Black News Channel looks to shake up US cable TV

Image source, Black News Channel
Image caption, Black News Channel weekday presenters in their Tallahassee studio

The first US national news channel to cater to African-American viewers has launched in Florida.

The Black News Channel (BNC) will cover news "culturally specific to the African American community", said the new cable news network.

The BNC said it planned to target the "image gap" in negative black stereotypes depicted in the media.

Network executives said BNC - which hopes to reach 100 million viewers - would not be politically partisan.

The 24/7 channel - which went to air on Monday - plans to offer original programming "created by people of colour for people of colour", its website says.

The BNC will be run by JC Watts, a black former Republican congressman for Oklahoma and former professional football player, and Bob Brillante, a white TV executive.

Image source, BNC

Mr Watts has said the network would not be ideologically driven.

John Marks, the former Democratic mayor of Tallahassee, where the network is based, will also be part of the management team.

The top investor in the project is Shahid Khan, the billionaire owner of the Jacksonville Jaguars NFL team and Fulham FC of the English Football League.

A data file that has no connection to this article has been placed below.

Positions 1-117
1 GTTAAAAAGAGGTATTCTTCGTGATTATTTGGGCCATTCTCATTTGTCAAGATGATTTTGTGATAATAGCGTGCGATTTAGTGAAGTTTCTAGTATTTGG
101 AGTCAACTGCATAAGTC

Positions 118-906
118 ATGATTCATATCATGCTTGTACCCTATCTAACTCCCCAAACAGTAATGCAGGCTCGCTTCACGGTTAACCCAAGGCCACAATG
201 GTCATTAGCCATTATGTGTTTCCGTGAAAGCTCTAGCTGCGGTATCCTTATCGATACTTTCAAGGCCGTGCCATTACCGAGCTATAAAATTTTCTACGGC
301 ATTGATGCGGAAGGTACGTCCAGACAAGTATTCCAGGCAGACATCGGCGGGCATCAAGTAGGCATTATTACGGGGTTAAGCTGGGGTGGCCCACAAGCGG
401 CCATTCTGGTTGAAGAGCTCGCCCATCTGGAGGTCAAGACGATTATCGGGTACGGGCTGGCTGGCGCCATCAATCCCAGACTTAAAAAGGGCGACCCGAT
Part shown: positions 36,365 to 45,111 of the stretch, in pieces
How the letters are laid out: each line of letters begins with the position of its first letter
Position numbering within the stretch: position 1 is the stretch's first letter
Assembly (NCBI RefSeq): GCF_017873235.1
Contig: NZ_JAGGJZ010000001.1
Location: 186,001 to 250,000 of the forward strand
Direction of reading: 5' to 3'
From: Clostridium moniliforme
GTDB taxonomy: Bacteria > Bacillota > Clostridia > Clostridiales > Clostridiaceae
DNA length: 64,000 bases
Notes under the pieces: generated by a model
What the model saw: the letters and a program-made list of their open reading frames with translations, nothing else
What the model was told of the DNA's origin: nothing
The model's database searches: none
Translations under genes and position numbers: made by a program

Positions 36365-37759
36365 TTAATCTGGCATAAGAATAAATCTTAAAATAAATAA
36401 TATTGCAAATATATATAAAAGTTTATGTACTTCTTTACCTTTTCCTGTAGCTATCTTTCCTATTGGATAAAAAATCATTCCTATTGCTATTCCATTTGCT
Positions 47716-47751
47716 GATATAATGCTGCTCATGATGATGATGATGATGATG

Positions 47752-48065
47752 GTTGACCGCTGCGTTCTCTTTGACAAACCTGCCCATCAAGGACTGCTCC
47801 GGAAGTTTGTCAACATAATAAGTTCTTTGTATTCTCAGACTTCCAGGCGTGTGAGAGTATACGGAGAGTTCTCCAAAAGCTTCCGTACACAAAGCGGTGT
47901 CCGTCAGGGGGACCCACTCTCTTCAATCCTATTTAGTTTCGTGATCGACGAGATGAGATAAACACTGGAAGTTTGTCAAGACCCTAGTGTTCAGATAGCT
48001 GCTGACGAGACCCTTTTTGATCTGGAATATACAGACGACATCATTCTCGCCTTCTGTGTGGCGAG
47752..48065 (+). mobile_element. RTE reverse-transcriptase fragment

"We're not looking to be Republican or Democrat," Mr Watts told the Associated Press in October.

"Obviously, there will be current affairs, but we are culturally specific to the African American community.

"MSNBC, Fox News, CNN, they may have African American faces on their news shows, but they are not necessarily covering the community from a cultural perspective."

African-American media has historically played an important role in the struggle for US civil rights and equality.

But like the wider US news media landscape at a time of consolidation, declining ad revenue and the growth of social platforms, it faces challenges.

Printing presses stopped rolling last summer at the 115-year-old Chicago Defender newspaper, which once featured famed 19th Century abolitionist Frederick Douglass.

That closure came in the same month that Ebony magazine, founded in 1972, folded amid bankruptcy struggles.